Friday, June 02, 2017

Important Initial Things To Consider When Building A Custom Home



Unlike a spec house and a resale home which forces the homeowner to accept the living space, they have bought as it is, a custom home is a space and style that you completely design on your own. By your tastes, you decide what to incorporate and what to shun as a design flaw or something you’re just not interested in. You and you alone, decide the layout of each room, the style and theme of each room. Because you’re going to be designing each room, the materials you use are wholly going to be up to your spec, and what kind of quality and origin they have, and more importantly where they shall be used is again, an artistic choice purely left on your shoulders. There some common pitfalls that most people make when going through the process for the first time when building a custom home.

Photo source - Hugo Chisholm
Buying land before surveying
The most common mistake is to buy the land you intend to build your house on before you’ve got a chance to properly survey it. The key aspects of the land itself are the addition to the property value it will put on top of the house when it’s built. Privacy and views are the two main sort-after aspects by the smartest buyers who know the location is important but so is the neighborhood.
Site preparation will have enormous costs which you will need to consider including the environmental remediation such as greener design variants that will utilize green technology or power sourced from nature surrounding the house. The municipal zoning will perhaps have the biggest deciding factor as to which value bracket the home will be, as the countryside and city locations always battle it out for the most attractive price. This must all be factored in before signing away on the land as

Credit - Max Pixel
Imposing and not adapting
When moving into a new neighborhood, the buildings will have a distinct character with a clear-cut style which was designed to match the landscape. Imposing designs can be incredibly well done such as the residential architecture. If you choose to impose your design on the property you’ve just bought it may not always harmonize with the environment and look totally out of character with the surrounding properties. This could be in the sense that shines brighter with a unique but well-done style, or it may stick out like a sore thumb. You might also cause a bit of grief because such actions which devalue a property even though they might be the favored artistic choice by the owner, will have an adverse impact on the value of the immediate market area.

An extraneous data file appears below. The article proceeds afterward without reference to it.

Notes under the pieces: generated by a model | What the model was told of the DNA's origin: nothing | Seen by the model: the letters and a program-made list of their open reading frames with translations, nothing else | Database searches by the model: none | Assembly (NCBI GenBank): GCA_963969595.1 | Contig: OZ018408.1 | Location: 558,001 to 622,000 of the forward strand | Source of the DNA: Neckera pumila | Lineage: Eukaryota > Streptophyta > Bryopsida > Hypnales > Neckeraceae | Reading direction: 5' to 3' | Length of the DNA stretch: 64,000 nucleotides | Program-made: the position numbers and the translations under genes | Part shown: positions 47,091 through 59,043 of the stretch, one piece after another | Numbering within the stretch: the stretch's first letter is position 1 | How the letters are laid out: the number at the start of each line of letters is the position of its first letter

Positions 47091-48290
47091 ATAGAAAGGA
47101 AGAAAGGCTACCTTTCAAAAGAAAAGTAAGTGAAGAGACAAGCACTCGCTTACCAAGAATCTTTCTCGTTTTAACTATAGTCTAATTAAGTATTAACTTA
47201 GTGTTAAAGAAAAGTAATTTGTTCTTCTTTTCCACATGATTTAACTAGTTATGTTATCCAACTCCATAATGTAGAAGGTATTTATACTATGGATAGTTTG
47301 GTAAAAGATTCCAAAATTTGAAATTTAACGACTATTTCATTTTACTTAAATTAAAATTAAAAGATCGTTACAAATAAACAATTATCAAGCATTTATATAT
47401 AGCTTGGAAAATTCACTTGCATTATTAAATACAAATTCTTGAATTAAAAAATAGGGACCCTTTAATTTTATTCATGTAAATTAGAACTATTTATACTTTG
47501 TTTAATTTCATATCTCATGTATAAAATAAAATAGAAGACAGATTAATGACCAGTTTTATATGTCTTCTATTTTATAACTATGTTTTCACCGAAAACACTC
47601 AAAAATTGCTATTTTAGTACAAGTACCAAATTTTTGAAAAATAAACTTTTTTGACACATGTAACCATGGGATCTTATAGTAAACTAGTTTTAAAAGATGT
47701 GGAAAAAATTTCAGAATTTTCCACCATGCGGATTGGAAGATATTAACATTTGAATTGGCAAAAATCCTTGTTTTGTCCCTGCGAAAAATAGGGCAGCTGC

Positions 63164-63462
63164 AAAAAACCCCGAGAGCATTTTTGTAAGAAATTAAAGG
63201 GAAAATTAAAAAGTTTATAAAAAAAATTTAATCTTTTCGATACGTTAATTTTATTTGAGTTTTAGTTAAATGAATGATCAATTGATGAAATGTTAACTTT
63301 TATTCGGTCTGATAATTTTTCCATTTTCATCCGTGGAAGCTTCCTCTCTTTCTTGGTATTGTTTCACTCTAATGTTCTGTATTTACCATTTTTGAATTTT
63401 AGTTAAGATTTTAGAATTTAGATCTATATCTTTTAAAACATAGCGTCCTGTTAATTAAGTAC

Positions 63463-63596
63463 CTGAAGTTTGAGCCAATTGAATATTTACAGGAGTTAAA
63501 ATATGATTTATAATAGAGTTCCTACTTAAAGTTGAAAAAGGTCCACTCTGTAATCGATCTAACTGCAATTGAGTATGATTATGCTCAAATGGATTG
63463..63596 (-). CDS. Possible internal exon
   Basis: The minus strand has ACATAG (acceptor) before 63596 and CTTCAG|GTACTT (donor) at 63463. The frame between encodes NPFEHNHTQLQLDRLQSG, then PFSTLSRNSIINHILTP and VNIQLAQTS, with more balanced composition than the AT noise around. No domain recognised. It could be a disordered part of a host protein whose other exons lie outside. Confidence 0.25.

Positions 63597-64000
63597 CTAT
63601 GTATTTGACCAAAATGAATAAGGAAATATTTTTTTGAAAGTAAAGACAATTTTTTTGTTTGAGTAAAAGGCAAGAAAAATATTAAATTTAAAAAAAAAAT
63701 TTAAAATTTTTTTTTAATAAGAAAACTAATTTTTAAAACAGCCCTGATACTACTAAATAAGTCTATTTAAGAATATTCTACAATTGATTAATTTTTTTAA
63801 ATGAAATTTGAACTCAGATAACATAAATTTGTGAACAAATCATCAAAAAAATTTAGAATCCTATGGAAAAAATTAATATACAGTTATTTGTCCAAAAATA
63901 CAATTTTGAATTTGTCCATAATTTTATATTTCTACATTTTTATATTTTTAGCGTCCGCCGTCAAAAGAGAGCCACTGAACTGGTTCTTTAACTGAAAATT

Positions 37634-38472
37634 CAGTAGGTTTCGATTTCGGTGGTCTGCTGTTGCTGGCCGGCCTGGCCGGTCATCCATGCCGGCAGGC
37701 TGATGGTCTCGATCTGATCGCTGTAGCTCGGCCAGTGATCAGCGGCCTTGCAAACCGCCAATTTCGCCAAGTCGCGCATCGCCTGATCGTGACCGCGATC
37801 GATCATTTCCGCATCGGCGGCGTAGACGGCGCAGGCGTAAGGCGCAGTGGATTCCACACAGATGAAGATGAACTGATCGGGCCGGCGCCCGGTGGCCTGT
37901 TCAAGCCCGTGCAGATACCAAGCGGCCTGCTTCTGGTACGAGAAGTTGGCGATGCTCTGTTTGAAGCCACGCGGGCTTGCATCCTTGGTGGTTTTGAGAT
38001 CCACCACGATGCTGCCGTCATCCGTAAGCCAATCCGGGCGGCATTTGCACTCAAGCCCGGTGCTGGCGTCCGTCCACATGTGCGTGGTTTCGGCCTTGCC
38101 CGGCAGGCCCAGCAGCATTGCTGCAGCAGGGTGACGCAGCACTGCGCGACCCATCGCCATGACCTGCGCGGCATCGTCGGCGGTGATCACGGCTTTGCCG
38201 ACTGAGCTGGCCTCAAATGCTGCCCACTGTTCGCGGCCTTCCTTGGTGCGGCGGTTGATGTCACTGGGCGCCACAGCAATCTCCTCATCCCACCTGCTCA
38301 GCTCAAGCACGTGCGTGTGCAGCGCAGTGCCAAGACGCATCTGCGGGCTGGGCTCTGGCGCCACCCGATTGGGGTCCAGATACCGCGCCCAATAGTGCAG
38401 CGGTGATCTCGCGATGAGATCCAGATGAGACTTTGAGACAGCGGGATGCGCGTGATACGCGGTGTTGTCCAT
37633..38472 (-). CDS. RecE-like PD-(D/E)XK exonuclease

Adapting your design, such as if you added another floor, but kept the scheme the same and the colors melted into the rest of the home, that wouldn’t be a problem. One of the examples to keep in your mind is, if your property is down by the waterfront, it’s quite alright to build a garden home or extension, but it looks like a growth on the original home itself. The colors aren’t outlandish, and the style of the rooms isn’t wild and unrecognizable. Properties with access to a swimming pool or waterfront automatically go up in value but the extension or adaptation can either be a wart on the nose, or it can be the jewel in the crown.



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